Exploration of a panel of urine biomarkers of kidney disease in two paediatric cohorts with Type 1 diabetes mellitus of differing duration.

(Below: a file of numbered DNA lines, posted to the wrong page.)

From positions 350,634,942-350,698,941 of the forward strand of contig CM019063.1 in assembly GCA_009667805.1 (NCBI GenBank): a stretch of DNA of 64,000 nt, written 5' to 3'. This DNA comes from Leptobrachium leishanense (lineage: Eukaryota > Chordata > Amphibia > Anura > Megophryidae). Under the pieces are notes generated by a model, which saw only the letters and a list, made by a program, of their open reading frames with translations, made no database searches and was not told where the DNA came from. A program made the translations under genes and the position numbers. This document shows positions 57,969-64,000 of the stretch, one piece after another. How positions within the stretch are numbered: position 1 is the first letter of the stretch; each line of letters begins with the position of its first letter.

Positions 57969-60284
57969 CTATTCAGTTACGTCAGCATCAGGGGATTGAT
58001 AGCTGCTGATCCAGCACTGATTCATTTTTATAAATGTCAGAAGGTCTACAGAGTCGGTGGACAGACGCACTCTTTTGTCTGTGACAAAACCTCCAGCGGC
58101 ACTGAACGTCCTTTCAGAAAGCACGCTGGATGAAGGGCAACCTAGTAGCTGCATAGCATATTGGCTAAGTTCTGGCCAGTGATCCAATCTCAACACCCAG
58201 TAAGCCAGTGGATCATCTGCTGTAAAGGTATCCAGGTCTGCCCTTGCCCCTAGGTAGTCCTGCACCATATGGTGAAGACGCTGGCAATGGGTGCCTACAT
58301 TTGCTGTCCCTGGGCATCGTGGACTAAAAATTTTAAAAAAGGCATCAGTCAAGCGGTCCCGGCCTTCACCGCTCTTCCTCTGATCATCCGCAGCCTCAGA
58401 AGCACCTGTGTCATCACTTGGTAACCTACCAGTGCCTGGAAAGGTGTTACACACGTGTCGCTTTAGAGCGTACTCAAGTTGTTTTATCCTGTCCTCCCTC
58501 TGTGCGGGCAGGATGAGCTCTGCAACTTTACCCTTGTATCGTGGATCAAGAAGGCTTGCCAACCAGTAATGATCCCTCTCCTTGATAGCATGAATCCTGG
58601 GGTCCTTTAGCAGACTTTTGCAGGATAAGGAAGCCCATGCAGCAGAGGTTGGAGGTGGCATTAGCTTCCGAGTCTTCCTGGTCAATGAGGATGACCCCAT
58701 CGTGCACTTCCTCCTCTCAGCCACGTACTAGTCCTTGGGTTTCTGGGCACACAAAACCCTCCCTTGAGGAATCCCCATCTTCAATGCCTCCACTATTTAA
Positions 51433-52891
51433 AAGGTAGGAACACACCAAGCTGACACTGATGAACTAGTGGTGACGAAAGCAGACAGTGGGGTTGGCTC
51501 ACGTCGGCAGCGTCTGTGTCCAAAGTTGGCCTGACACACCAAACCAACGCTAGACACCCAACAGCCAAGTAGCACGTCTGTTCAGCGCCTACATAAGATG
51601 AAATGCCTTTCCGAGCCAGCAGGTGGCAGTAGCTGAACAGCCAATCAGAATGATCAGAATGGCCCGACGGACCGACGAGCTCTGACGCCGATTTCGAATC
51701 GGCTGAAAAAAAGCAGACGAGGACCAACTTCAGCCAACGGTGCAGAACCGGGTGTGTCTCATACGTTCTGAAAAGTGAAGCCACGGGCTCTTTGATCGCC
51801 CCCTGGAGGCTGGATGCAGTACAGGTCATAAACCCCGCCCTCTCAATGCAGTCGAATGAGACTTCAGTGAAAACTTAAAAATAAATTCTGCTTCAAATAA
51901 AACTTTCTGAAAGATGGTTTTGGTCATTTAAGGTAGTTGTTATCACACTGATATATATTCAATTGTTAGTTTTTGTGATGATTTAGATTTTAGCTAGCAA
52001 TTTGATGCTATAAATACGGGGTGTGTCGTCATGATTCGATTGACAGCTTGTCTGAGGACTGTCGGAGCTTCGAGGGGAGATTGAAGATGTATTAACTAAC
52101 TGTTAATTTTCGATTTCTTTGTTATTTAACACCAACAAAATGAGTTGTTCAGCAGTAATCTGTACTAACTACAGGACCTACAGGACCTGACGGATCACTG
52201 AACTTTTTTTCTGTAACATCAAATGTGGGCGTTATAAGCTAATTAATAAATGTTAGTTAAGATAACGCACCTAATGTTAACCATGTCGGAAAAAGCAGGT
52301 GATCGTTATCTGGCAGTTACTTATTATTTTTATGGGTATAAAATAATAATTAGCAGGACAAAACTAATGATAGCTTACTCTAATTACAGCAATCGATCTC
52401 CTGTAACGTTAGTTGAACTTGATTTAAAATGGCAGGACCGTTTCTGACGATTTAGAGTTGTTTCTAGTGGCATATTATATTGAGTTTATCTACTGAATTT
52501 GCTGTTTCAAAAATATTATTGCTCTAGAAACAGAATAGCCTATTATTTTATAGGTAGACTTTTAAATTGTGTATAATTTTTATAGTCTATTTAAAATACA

BACKGROUND: The pathogenesis of diabetic kidney disease (DKD) is complex and involves both glomerular and tubular dysfunction. A global assessment of kidney function is necessary to stage DKD, a progressive kidney disease that is likely to begin in childhood. The present study evaluated whether kidney injury biomarkers identified as early DKD biomarkers in adults have any prognostic value in the very early stages of childhood diabetes. METHODS: We measured urine free Retinol-binding protein 4 (UfRBP4), albumin (UAlb), Kidney injury molecule-1 (KIM-1) and the microRNAs miR-155, miR-126 and miR-29b in two cohorts of paediatric T1DM patients without evidence of DKD, but with diabetes of short-duration, ≤ 2.5 years (SD, n = 25) or of long-duration, ≥ 10 years (LD, n = 29); non-diabetic siblings (H, n = 26) were recruited as controls. A p value < 0.05 was considered significant for all results. RESULTS: UfRBP4 and UAlb were not significantly different across the three groups. No differences were found in KIM-1 excretion between any of the three groups. UfRBP4 was correlated with UAlb in all three groups (r 0.49; p < 0.001), whereas KIM-1 showed no correlation with albumin excretion. Among microRNAs, miR-29b was higher in all diabetic children compared with the H control group (p = 0.03), whereas miR-155 and miR-126 were not significantly different. No differences were found between the SD and LD groups for all three microRNAs. No associations were identified between these biomarkers with sex, age, BMI, eGFR, T1DM duration or glycaemic control. CONCLUSIONS: UfRBP4, KIM-1, miR-155, and miR-126 were unaffected by the presence and duration of diabetes, whereas miR-29b showed a modest elevation in diabetics, regardless of duration. These data support the specificity of a panel of urine biomarkers as DKD biomarkers, rather than any relationship to diabetes per se or its duration, and not as early DKD biomarkers in a paediatric setting.